Have you ever felt like something terrible is about to happen or called yourself a loser for one mistake or misstep? Have you told yourself you “should” be a certain way or assumed everything you feel must be true?
Because you’re human, the answer is probably “yes.” Just about everyone has fallen into the pit of negative thinking, even though the facts don’t support your conclusion.
“We call these cognitive distortions,” says Tiffany Hopkins, PhD, UNC Health clinical psychologist. “Essentially, it’s a thinking error. Our brain interprets situations in ways that may not be reality.”
We can easily believe that only the worst can happen, or that we know what other people are thinking (it’s not good), or that everything is our fault.
“Every human being will have a cognitive distortion at one time or another. It is very normal. However, if we take these thought errors too seriously, it can cause problems in our lives,” Dr. Hopkins says.
When Cognitive Distortions Strike
Some of the most common cognitive distortions are:
- All-or-nothing thinking: Seeing events or people as one way or another, without allowing for in-between or gray areas.
- Catastrophizing: Assuming the worst will happen; jumping to conclusions about future events.
- Emotional reasoning: Believing that because you feel a particular way, it must be true.
- “Should” statements: Imposing rigid rules or beliefs on yourself or others.
- Magical thinking: Believing that what you think or don’t think can influence outcomes; superstitious thinking.
- Magnifying: Making something negative much bigger than it actually is.
- Disqualifying the positive: Not seeing something good or positive and instead focusing on the bad or negative.
- Labeling: Giving negative labels to yourself or others, such as “bad” or “stupid,” based on just a few facts or occurrences.
Usually, distorted or twisted thinking happens when we’re under an unusual amount of stress, like changing jobs, getting married or starting a family. Pandemic fears and illness certainly contribute, especially when coupled with the isolation of quarantine. Sometimes, the cause could be a bad night’s sleep or even being hungry.
“The problem with this kind of thinking is that it amplifies our negative emotions,” Dr. Hopkins says. “And that makes it harder to problem-solve and take proactive, positive measures.”
Help for Distorted, Negative Thinking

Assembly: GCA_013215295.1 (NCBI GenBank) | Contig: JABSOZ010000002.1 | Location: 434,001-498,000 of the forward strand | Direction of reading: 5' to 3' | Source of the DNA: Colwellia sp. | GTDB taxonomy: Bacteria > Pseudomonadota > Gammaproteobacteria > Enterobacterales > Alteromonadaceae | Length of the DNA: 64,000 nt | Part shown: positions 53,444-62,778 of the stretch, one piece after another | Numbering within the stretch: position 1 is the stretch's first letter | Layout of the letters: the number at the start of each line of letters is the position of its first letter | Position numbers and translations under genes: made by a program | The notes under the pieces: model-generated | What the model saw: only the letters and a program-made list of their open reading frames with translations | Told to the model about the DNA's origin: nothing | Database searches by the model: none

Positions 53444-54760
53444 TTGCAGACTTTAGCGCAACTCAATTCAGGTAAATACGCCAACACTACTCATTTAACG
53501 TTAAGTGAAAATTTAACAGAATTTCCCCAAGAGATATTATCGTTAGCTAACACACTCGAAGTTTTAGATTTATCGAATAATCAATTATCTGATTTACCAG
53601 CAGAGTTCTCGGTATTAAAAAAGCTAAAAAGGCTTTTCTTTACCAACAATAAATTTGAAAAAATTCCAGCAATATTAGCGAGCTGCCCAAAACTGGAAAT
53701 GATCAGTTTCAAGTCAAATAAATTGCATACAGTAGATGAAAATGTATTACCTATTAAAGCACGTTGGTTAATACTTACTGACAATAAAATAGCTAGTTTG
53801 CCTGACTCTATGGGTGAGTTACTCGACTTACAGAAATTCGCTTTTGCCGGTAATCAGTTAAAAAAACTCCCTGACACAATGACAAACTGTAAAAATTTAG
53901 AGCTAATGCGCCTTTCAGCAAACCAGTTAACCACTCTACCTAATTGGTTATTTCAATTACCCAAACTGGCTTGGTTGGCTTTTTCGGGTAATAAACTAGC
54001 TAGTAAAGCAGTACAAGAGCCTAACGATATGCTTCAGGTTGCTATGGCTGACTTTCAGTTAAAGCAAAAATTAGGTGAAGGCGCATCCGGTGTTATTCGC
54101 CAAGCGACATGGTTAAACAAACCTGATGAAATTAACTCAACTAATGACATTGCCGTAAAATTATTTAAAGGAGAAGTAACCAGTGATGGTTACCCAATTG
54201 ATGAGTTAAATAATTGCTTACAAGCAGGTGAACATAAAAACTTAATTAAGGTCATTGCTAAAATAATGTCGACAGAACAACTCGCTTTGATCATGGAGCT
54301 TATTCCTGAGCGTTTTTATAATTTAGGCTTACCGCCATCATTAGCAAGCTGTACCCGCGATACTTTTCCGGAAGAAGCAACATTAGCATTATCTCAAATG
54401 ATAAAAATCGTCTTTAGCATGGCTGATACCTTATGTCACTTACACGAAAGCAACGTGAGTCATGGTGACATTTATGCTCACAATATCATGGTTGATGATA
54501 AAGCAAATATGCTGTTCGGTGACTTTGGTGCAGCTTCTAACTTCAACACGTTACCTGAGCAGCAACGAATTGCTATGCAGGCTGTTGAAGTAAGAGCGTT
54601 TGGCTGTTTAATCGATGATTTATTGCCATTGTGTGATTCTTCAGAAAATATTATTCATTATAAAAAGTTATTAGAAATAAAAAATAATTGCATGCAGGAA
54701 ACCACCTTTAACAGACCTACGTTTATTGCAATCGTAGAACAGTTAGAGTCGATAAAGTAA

A therapist may be able to help if the negativity and hopelessness is getting in the way of a person having the life they want. The treatment is known as cognitive behavioral therapy (CBT), a series of techniques for becoming aware of negative or inaccurate ways of thinking and finding more balanced ways of seeing things.
“The goal of CBT is to become your own therapist,” Dr. Hopkins says. “Even those who don’t require therapy can learn some of these techniques and challenge their own thinking.”
If you notice your thoughts focusing on the negative, Dr. Hopkins suggests asking yourself these questions:
1. If this thing I fear actually happened, how would I cope with it?
While thinking that only the worst can happen is a sign of a cognitive distortion, you can turn it into something positive if you come up with ways to cope with that outcome. For example, if you fear losing your job, maybe you can come up with a plan for how you could support yourself or your family. That way, the fear might not be as overwhelming.
2. Even if my worst fear became reality, would it matter six months—or five years—from now?
Perhaps you are worried about passing a math test. You think that because you are struggling now that you must be bad at math, or maybe you think that you must not be smart about anything. But if you take a step back, you might be able to see that you don’t need a high grade in the class—or maybe you don’t need to pass the course at all—to be successful down the road.
3. Is there another way I can think about this situation?
Sometimes people think they know what another person is thinking or feeling, even when they don’t have proof. Or they predict what is going to happen, even though there are no facts to back up the prediction. For example, someone might think a friend was angry with them or wanted to end the relationship because the friend didn’t phone when they said they would. “Could there be another explanation?” Dr. Hopkins says. “Maybe they had a tough day and fell asleep on the couch.”
4. Do other people see the situation the same way I do?
Consider asking a trusted friend or family member if you seem to be overly negative. You can ask for their advice on alternative ways to look at situations that might be more hopeful.
5. Is there a reason I might be feeling so negative right now?
Check in with yourself to see if you are taking care of your basic physical needs. Are you getting enough sleep? Are you eating healthy foods? Are there things going on in your life that are particularly stressful? If the answer to any of these questions is yes, then try to tend to those needs before succumbing to distorted thoughts.
6. Is there a way I can test my conclusions?
Let’s say you have convinced yourself that someone doesn’t like you, and that if they don’t like you, then you must be an unlikable person. Consider putting that assumption to the test. Ask the person out to lunch. Or ask someone else to do something pleasant with you. You might discover that you are jumping to conclusions, overgeneralizing or taking things too personally when there is another explanation.
“Communicating is critical,” Dr. Hopkins says. “Don’t assume. Try to gently check in with others and find out what is going on with them. More often than you can imagine, we’re surprised to learn what’s really happening.”
If you struggle with negative thinking, talk to your doctor or a therapist. If you need a provider, find one near you.